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A flame detector is a sensor designed to detect and respond to the presence of a flame or fire. Responses to a detected flame depend on the installation, but can include sounding an alarm, deactivating a fuel line (such as a propane or a natural gas line), and activating a fire suppression system. When used in applications such as industrial furnaces, their role is to provide confirmation that the furnace is properly lit; in these cases they take no direct action beyond notifying the operator or control system. A flame detector can often respond faster and more accurately than a smoke or heat detector due to the mechanisms it uses to detect the flame.
- 1 Optical flame detectors
- 2 Other types
- 3 Applications
- 4 See also
- 5 References
Optical flame detectors
Ultraviolet (UV) detectors work by detecting the UV radiation emitted at the instant of ignition. While capable of detecting fires and explosions within 3–4 milliseconds, a time delay of 2–3 seconds is often included to minimize false alarms which can be triggered by other UV sources such as lightning, arc welding, radiation, and sunlight. UV detectors typically operate with wavelengths shorter than 300 nm. The solar blind UV wavelength band is also easily blinded by oily contaminants.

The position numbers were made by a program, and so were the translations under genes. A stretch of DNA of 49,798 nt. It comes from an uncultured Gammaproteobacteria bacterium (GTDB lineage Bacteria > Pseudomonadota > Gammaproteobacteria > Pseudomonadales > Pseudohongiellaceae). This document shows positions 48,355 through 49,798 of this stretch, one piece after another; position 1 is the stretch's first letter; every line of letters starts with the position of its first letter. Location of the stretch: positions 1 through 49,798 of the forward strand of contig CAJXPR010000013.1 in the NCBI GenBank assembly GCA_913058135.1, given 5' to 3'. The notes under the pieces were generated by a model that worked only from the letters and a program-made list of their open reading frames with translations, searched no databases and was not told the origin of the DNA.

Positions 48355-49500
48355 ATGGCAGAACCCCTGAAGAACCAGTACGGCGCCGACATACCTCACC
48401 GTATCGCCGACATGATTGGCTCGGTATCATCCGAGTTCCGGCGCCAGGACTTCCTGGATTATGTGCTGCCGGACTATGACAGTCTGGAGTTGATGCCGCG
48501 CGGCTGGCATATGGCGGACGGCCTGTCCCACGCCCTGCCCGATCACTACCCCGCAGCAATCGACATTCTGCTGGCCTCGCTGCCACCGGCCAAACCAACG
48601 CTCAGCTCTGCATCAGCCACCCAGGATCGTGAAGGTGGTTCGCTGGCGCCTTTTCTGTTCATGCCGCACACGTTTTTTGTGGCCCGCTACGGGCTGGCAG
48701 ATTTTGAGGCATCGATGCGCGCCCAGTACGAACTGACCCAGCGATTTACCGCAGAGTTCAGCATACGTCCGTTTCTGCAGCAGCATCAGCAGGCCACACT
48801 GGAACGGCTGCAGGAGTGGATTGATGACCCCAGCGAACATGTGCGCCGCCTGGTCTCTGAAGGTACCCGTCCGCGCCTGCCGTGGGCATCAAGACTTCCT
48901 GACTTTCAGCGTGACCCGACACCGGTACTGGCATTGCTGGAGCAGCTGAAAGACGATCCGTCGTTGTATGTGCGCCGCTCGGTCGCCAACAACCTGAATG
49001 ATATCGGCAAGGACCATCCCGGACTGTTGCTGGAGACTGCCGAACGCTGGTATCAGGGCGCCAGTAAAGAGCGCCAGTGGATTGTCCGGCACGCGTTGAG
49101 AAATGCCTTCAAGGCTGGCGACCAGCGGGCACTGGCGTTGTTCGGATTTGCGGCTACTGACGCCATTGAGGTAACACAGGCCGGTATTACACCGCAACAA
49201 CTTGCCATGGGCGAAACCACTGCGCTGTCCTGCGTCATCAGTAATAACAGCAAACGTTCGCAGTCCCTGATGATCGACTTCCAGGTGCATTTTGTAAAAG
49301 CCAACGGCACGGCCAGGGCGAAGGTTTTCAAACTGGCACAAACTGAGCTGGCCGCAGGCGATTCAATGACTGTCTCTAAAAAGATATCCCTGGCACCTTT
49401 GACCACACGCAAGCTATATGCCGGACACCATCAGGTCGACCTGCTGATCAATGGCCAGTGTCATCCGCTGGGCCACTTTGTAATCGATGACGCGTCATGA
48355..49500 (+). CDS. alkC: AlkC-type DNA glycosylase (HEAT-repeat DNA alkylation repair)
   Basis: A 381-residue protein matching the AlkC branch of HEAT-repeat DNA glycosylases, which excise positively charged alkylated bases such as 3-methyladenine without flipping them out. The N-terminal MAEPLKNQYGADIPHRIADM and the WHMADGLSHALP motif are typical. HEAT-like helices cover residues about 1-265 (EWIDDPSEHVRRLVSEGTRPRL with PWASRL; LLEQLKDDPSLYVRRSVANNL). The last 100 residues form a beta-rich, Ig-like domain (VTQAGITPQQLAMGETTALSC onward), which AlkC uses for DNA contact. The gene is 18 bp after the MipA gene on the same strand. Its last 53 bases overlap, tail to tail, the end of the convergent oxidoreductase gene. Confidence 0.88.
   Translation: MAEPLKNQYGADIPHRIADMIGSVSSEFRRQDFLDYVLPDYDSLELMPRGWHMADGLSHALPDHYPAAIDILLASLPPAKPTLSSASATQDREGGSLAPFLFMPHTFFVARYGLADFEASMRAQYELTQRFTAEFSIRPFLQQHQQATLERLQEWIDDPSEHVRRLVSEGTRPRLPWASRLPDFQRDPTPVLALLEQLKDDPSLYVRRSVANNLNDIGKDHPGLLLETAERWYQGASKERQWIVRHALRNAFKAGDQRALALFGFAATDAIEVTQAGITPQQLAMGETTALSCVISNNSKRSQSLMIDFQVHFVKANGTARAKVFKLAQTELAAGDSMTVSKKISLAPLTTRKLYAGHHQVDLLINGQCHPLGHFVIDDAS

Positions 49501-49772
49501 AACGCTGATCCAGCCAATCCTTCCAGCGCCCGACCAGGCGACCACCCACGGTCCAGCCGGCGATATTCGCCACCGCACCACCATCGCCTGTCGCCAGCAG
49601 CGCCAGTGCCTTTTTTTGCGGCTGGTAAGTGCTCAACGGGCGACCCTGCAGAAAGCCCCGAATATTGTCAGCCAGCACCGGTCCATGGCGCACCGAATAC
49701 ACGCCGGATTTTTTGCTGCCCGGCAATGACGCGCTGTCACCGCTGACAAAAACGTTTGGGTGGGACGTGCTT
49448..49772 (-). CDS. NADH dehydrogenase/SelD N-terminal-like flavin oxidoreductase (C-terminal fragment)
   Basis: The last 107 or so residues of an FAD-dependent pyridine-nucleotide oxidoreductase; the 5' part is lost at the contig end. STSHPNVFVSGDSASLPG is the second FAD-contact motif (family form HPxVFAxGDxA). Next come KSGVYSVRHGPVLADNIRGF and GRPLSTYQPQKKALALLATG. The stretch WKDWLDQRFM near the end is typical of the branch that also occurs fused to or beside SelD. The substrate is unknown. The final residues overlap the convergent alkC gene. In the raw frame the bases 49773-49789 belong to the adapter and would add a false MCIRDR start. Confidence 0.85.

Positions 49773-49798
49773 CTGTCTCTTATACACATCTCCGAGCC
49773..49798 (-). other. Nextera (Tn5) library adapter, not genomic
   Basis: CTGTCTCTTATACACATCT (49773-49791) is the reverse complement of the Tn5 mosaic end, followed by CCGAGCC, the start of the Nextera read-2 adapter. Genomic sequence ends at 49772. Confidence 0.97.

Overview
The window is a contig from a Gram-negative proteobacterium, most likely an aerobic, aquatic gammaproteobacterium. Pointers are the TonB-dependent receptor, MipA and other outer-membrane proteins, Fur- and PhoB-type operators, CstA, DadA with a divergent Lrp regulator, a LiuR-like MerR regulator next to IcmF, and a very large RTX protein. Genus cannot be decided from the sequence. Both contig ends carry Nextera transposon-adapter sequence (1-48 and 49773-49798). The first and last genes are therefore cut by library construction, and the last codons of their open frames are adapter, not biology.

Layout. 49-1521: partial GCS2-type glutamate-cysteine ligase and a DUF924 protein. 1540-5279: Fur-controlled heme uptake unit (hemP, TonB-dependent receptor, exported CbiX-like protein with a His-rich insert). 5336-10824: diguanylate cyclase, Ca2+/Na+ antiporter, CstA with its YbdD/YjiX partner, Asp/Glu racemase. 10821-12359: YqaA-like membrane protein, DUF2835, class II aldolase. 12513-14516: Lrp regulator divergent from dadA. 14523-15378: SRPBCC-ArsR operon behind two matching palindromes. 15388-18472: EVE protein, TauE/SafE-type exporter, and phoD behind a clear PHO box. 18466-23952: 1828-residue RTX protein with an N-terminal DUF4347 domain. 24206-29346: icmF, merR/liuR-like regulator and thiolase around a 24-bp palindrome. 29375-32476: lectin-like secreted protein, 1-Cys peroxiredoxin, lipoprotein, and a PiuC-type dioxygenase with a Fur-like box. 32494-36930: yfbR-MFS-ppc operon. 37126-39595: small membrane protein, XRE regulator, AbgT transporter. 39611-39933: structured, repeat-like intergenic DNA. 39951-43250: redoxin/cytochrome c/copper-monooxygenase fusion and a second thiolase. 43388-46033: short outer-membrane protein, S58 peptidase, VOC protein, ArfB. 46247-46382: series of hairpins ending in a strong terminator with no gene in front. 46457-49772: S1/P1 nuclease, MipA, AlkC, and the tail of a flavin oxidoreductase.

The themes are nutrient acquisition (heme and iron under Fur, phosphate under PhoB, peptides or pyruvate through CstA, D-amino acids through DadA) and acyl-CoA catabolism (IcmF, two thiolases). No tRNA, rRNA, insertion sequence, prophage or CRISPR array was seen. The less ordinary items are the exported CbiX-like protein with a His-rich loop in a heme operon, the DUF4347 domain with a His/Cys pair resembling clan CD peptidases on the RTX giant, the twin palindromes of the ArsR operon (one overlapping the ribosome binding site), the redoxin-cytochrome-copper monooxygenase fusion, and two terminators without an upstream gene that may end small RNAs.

Near IR array
Infrared (IR) flame detectors monitor the infrared spectral band for specific patterns given off by hot gases. These are sensed using a specialized fire-fighting thermal imaging camera (TIC), a type of thermographic camera. False alarms can be caused by other hot surfaces and background thermal radiation in the area. Water on the detector's lens will greatly reduce the accuracy of the detector, as will exposure to direct sunlight. A single-frequency IR flame detector is typically sensitive to wavelengths around 4.4 micrometers, which is a spectral characteristic peak of hot carbon dioxide as is produced in a fire. The usual response time of an IR detector is 3–5 seconds.